Dental Crowns


Rendering of jaw with dental crownThe team here at Star City Dental are experts when it comes to dental crowns. What are dental crowns? Think of your tooth like the body of your car - when your car gets a bump, a dent or a rust spot, a body shop specialist will cover and reinforce the damaged areas. They may use epoxy putty and sand it smooth to match the rest of the car before painting. The same thing applies to your tooth. Should your tooth have badly worn areas, a crack, a dent, damage from tooth decay, or even irreversible discoloration, we can have the tooth coated with any number of materials. This will cover and reinforce the damaged areas with a like-new appearance. This tooth coating is what’s called the Dental Crown.

Which Materials are Used?


A dental crown can be made with a number of materials, and which you choose will depend largely on your budget. They can be divided into several groups.

The most life-like material used for dental crowns is dental ceramics, or porcelains. While these may beat out the metallic coatings in looks, they are generally brittle and easy to chip or even fracture. Silica is perhaps the most lifelike in this group because of its glass structure, but because of that reason, it is the most brittle, followed by Alumina, or Aluminum Oxide. Alumina has the advantage of being more easily formed than silica, which needs to be fired while forming just like glass.

Alumina is also stronger mechanically because of its Aluminum components in its molecular structure. Also, Zircon, a relatively new material, is even stronger yet since zircon is a crystalline silicate-based material that occurs in nature. It also strongly mimics real teeth like silica. However, zircon is the least convincing out of the three dental porcelain types in they generally are used to coat back teeth.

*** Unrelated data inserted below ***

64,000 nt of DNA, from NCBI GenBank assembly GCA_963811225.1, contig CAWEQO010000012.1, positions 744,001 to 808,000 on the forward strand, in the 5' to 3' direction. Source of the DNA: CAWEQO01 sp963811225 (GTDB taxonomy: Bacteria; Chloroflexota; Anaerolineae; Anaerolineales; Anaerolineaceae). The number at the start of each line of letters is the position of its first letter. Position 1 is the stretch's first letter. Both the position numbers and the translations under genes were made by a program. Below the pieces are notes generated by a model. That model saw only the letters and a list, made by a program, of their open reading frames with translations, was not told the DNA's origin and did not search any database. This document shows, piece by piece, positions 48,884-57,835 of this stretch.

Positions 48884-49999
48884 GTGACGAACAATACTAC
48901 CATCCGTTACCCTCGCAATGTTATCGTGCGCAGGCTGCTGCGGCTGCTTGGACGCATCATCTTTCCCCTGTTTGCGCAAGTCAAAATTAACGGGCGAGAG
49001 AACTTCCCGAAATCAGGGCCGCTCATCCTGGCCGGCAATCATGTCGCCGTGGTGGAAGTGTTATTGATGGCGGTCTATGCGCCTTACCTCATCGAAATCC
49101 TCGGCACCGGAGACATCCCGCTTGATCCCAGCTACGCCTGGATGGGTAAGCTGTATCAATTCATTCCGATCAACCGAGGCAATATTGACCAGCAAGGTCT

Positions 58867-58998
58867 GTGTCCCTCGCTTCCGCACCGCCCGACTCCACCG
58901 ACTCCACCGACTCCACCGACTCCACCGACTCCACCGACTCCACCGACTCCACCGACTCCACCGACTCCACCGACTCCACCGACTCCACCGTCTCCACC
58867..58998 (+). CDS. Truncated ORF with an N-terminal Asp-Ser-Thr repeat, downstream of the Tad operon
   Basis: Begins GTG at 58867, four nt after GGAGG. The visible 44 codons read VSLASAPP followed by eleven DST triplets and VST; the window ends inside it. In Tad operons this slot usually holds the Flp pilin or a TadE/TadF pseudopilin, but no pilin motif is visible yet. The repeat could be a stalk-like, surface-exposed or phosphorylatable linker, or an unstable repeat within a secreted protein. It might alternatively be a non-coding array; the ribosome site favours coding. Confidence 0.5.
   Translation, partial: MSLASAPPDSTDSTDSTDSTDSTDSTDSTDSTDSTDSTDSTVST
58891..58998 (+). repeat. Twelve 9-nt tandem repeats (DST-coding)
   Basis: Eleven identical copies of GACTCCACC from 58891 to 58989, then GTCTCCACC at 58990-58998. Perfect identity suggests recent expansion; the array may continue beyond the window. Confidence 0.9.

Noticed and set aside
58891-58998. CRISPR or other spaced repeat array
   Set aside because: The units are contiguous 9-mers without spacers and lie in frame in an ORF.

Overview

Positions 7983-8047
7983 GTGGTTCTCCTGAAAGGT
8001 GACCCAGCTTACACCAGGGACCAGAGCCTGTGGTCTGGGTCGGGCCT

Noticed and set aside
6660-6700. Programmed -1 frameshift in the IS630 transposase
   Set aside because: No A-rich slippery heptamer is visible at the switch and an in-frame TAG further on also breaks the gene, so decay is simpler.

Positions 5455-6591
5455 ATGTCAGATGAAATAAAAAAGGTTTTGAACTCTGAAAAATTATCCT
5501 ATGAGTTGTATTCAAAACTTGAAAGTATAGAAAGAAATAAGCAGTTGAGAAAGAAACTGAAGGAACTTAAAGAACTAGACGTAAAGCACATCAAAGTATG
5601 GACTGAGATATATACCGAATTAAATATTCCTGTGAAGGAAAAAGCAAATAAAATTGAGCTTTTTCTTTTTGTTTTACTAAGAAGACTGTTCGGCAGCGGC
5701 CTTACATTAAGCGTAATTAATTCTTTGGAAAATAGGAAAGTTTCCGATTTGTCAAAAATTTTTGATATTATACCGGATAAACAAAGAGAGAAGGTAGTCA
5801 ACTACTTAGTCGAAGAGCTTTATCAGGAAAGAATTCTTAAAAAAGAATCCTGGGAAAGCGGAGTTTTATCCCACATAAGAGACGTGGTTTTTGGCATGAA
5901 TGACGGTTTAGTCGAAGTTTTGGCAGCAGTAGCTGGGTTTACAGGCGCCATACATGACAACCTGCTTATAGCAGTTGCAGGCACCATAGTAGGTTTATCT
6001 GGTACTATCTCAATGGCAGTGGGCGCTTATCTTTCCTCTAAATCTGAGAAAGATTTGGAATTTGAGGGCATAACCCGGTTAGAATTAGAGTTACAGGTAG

Metallic alloys as dental crowns due to their strength, their ability to be easily formed, and biocompatibility. Metallic crowns can be divided into noble/high-noble alloys, and base metal alloys. Nobel/high-nobel alloys are mostly gold alloys with other metals including platinum, zinc, and nickel. Their advantages are their durability strength even in thin layers while mimicking the softness of natural tooth enamel so they could prevent excess wear from opposing real teeth.

More Durable and Less Costly


Base metal alloys can include Silver-palladium, Silver-palladium-copper, and Titanium, to name a few. They are rarely used to make full metal crowns – instead, they are more often used as bonding alloys. The advantage is they are less costly, are more durable and stronger than nobel/high-nobel alloys. Unfortunately, the disadvantages are they could start excessive wear on the opposing teeth, natural or otherwise.

Same-Day Crowns



Lab Crowns



Remember, even though your oral health may seem fine and you’ve brushed and floss your teeth regularly, it is important that you have regular dental cleaning every 6 months to ensure you are in the best of dental health! Book an appointment with us or call us for more information at Star City Dental at (531) 220-0044 today! We look forward to hearing from you.
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